And the seminar participants certainly felt it! In all the conversations I managed to squeeze in before, after or during his class all the aikidoka regardless of their level or their country of origin readily admitted that Doshu’s aikido is the perfect illustration of the Aikikai style (or, to be more accurate, to the mixture of styles starting from Ueshiba Morihei and being carried down to his first and second generation students). “His style is exactly what aikido is all about” said a practitioner from Brazil “flowing techniques executed in perfect timing”. “I love that what he does is no-nonsense” was the comment from an American practitioner living and training in Japan “These days you see a lot of things in aikido that don’t make sense but Moriteru Doshu’s aikido certainly doesn’t fall into this category. It works.” “He is great! This is the first time I train on the same tatami with him and I even had the opportunity to take ukemi for him –you can really feel the power of his technique but at the same time it is gentle” were the words of a Chinese aikidoka who came to Japan for the first time and who has been training in Beijing for four years.
Everybody finished the Doshu’s class smiling; the difficulty of doing aikido in such a limited space (limited because of the numbers of the attendees; not because of actual lack of space) didn’t stop everyone from having a good time and learning things that will help them make their training better. And the most important among these things is that everybody got the chance to train on the same mat with people from all over the world under the eye and the guidance of a teacher sharing the actual as well as the “artistic” genes of the man who created aikido –in the big picture of Ueshiba Morihei featured in the dojo kamiza, everybody saw the founder of their chosen art but Ueshiba Doshu saw something more: a beloved family figure the perpetuation of whose dream has been the destiny and the purpose of his life.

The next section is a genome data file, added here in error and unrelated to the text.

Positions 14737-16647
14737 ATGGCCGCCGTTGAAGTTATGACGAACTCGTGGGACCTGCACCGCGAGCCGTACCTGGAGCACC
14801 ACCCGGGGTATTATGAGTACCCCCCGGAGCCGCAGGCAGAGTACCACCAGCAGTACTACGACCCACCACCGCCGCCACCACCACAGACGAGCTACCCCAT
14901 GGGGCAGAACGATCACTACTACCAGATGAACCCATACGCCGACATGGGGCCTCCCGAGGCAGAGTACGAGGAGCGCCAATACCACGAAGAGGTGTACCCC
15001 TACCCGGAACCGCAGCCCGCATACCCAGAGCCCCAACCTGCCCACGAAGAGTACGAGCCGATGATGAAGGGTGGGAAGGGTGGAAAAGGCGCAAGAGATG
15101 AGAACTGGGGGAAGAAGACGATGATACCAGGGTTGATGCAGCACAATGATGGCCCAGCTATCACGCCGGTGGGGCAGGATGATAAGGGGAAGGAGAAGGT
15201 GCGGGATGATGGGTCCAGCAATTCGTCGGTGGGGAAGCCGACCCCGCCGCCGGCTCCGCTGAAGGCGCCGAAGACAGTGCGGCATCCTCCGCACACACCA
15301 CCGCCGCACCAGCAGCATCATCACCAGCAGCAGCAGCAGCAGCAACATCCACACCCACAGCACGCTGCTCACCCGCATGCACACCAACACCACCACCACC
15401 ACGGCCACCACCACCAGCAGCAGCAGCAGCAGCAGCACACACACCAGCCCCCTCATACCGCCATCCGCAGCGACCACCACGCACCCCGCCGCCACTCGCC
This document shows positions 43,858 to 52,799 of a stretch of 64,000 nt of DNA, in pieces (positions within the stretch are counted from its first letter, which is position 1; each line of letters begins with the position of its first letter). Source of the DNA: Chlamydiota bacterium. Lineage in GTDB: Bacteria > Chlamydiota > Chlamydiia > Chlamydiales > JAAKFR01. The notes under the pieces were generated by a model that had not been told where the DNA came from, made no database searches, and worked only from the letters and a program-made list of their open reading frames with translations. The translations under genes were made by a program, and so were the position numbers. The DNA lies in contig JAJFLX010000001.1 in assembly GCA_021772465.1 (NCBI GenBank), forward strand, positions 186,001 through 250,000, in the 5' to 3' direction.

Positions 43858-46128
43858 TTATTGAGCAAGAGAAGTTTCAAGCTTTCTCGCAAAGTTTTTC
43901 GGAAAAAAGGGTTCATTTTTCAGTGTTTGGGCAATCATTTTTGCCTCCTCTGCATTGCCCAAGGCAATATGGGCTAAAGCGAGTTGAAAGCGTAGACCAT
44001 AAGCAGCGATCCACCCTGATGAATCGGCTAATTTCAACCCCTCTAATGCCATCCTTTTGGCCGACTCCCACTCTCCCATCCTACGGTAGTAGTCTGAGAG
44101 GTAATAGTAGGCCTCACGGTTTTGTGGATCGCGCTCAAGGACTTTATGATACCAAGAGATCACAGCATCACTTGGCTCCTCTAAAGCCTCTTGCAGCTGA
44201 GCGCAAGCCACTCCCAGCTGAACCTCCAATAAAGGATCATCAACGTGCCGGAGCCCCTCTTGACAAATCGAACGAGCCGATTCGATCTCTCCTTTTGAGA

Closing this brief account of the Doshu’s class in the 11th International Aikido Congress I need to comment on something that really grabbed my attention and made me thinking. Even though everybody shared a feeling of gratitude for being there and sharing a tatami with the head of the Aikikai, most fortunate among the participants were two that probably had the least comprehension of their fortune: they were two little girls (probably elementary school age) one white and one black practicing in the shimoza side of the tatami, obviously for safety reasons. They were very earnest in their training and tried as best as they could to execute the techniques the way the Doshu taught them in the laconic and concise style that characterizes most Japanese teachers. I don’t think that their age allowed them to understand the significance of the man teaching the class, but if they continue training in aikido, there will come a day that they will be able to say “I trained with the Third Doshu when I was seven or eight years old” –how many among us can say that?
About the author
Grigoris Miliaresis has been practicing Japanese martial arts since 1986. He has dan grades in judo, aikido and iaido and has translated in Greek over 30 martial arts’ books including Jigoro Kano’s “Kodokan Judo”, Yagyu Munenori’s “The Life-Giving Sword”, Miyamoto Musashi’s “Book of Five Rings”, Takuan Shoho’s “The Unfettered Mind” and Donn Draeger’s “Martial Arts and Ways of Japan” trilogy. Since 2007 his practice has been exclusively in classic schools: Toda-ha Buko-ryu under Ellis Amdur in Greece and Kent Sorensen in Japan and, since 2016, Ono-ha Itto-ryu under 18th headmaster, Yabuki Yuji.